Concept, Keyword or Bullshit?

Why “strategy” is so ambiguous and therefore risky

Uwe Weinreich
3 min readAug 15


Photo by itay verchik on Unsplash

Roger Martin recently published an article about the many uses of the word “strategy”. I can’t express enough gratitude to him for always making clear what strategy actually is.

Roger points out that strategy is singular, a concept in organizations that make decisions under uncertainty, constraints, and competition. The organization can be a business or even a part of it. But “strategy” cannot be applied to every tiny step and part of it.

The three different meanings of “strategy”

We see an inflationary use of the word “strategy.” If this is the case, there must be a reason. I suspect that there are at least three different meanings and that the differences are intentionally meant to be fuzzy.

  1. Strategy as a comprehensive, intelligent, well-thought-out concept for the development of a company (or a specific part of it). To have it is inevitable to be successful. To claim to have it is certainly a pleasure for the ego.
  2. Strategy as a SEO keyword. It helps to be found on the internet and to appear bigger than someone is. I suppose any marketing agency that is able to design fancy ads and write some copy will continue announcing that they are a “brand strategy agency”. If the word sells, it will contribute to commercial success. Fair enough. But we need to be aware of the difference.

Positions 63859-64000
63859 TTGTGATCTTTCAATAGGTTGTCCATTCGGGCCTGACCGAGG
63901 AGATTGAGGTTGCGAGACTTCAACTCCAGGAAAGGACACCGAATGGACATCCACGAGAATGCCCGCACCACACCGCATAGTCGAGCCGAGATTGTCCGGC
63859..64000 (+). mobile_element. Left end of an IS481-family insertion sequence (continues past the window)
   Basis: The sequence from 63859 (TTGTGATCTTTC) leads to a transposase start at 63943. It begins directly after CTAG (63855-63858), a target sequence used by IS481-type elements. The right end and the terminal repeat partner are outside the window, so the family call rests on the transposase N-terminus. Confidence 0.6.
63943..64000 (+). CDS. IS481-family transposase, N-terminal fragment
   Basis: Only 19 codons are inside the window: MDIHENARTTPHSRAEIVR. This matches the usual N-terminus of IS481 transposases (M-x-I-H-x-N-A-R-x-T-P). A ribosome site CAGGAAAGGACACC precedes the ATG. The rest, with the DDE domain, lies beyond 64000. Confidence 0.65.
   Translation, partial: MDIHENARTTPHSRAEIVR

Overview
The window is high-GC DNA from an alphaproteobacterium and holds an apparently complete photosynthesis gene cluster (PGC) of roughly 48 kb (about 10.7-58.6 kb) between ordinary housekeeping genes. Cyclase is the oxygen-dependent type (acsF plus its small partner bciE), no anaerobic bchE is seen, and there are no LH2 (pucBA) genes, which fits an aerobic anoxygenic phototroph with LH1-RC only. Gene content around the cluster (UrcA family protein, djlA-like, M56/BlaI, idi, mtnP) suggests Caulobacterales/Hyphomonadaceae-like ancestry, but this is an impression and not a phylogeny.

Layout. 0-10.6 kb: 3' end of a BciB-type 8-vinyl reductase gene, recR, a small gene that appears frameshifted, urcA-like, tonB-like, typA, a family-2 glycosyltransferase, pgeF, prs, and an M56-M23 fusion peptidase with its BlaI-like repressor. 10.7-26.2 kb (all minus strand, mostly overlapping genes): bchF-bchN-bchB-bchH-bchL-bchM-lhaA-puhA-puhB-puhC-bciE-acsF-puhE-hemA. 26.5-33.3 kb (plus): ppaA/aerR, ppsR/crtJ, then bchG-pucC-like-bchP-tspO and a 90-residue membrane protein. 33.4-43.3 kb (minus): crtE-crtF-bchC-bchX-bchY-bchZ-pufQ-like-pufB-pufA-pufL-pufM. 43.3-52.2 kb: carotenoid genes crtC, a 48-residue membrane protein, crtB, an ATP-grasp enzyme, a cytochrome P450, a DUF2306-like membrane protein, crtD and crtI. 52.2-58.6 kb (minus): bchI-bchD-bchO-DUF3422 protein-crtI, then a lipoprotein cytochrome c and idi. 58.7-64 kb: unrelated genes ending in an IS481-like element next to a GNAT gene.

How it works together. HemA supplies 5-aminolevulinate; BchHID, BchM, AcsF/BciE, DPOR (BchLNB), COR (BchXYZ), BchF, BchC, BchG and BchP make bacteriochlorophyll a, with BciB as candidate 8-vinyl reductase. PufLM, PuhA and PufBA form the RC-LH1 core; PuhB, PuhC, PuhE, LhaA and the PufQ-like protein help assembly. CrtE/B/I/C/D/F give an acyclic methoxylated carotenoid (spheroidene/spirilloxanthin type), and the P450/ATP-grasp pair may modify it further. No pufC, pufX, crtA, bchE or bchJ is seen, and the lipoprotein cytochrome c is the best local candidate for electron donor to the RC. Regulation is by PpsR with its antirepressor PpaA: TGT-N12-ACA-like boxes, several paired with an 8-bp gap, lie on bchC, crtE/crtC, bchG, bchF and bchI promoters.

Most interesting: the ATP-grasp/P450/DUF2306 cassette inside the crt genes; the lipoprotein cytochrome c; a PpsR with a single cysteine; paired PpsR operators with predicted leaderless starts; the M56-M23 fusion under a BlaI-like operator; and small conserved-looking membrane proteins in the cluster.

3. Strategy as a buzzword in the daily struggles of people trying to make their way in a large organization. It is not only well-accepted, but in many enterprises also a vital part of the expected management theater. Any young manager who is interested in a career will probably still talk about having developed a [insert any buzzword like brand, client, innovation, execution etc.] strategy. It’s part of the much too often rewarded corporate bullshit talk (not only regarding “strategy”).

The word “strategy” sells well and makes people seem bigger than they are. Its overuse is understandable. In the same way, it is understandable that people would like usage in the sense of 2 and 3 to be understood as if it were 1. This is precisely why it is so important to distinguish between the three meanings.



Uwe Weinreich

Uwe works as coach, author and consultant focusing on agile innovation and digital transformation. What he does is simple: he solves problems.